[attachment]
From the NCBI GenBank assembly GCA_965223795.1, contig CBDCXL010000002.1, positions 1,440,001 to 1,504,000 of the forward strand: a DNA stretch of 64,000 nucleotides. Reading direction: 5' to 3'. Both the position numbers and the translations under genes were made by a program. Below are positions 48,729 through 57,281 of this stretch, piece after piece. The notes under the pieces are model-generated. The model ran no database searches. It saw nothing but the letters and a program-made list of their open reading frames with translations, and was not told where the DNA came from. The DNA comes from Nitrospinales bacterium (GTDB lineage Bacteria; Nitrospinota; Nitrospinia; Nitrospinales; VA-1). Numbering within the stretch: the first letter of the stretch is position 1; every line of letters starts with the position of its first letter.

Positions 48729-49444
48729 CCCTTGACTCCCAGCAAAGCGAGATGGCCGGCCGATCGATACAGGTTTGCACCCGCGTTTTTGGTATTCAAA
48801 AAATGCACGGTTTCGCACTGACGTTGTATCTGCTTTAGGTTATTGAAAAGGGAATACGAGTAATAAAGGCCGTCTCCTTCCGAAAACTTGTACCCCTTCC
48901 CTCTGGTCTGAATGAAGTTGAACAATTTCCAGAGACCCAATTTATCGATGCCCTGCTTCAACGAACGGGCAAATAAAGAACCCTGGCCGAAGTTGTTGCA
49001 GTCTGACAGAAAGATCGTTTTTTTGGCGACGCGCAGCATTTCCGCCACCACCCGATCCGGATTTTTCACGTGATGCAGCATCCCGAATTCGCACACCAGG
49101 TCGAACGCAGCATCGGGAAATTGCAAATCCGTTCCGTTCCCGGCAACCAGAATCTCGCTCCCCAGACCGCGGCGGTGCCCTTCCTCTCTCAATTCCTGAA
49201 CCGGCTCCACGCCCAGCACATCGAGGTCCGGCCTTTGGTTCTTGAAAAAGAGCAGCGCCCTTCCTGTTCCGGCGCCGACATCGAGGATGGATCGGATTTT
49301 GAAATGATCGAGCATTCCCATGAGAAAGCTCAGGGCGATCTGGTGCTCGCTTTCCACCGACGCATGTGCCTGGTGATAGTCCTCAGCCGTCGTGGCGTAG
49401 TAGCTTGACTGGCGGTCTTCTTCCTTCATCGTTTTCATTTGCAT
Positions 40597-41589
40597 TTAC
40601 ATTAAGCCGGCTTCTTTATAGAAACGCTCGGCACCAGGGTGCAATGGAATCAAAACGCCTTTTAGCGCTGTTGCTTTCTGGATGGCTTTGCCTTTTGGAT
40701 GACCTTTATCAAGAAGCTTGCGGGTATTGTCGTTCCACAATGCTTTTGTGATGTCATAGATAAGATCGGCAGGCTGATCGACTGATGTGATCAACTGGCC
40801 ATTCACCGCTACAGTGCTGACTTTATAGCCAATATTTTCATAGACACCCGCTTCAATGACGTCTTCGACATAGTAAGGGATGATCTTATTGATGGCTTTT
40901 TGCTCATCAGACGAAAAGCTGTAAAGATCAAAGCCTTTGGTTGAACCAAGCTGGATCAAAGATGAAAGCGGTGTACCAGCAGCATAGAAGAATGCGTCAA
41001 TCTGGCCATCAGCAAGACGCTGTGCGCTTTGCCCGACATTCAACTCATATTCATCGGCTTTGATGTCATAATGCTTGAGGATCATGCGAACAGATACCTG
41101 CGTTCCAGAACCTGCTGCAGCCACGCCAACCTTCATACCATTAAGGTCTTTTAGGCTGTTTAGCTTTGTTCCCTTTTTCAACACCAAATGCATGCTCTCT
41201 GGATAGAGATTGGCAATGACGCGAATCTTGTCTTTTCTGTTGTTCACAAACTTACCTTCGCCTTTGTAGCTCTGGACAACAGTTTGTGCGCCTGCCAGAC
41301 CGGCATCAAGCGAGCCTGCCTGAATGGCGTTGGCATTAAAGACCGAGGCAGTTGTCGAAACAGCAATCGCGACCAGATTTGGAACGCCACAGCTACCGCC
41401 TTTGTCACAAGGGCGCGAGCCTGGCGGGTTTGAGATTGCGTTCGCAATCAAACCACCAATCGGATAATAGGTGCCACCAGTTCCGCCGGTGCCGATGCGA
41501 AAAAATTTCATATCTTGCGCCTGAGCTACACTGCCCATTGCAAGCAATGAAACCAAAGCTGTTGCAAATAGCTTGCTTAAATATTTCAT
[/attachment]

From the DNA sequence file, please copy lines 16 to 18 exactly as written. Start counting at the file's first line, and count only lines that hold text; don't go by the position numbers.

40901 TGCTCATCAGACGAAAAGCTGTAAAGATCAAAGCCTTTGGTTGAACCAAGCTGGATCAAAGATGAAAGCGGTGTACCAGCAGCATAGAAGAATGCGTCAA
41001 TCTGGCCATCAGCAAGACGCTGTGCGCTTTGCCCGACATTCAACTCATATTCATCGGCTTTGATGTCATAATGCTTGAGGATCATGCGAACAGATACCTG
41101 CGTTCCAGAACCTGCTGCAGCCACGCCAACCTTCATACCATTAAGGTCTTTTAGGCTGTTTAGCTTTGTTCCCTTTTTCAACACCAAATGCATGCTCTCT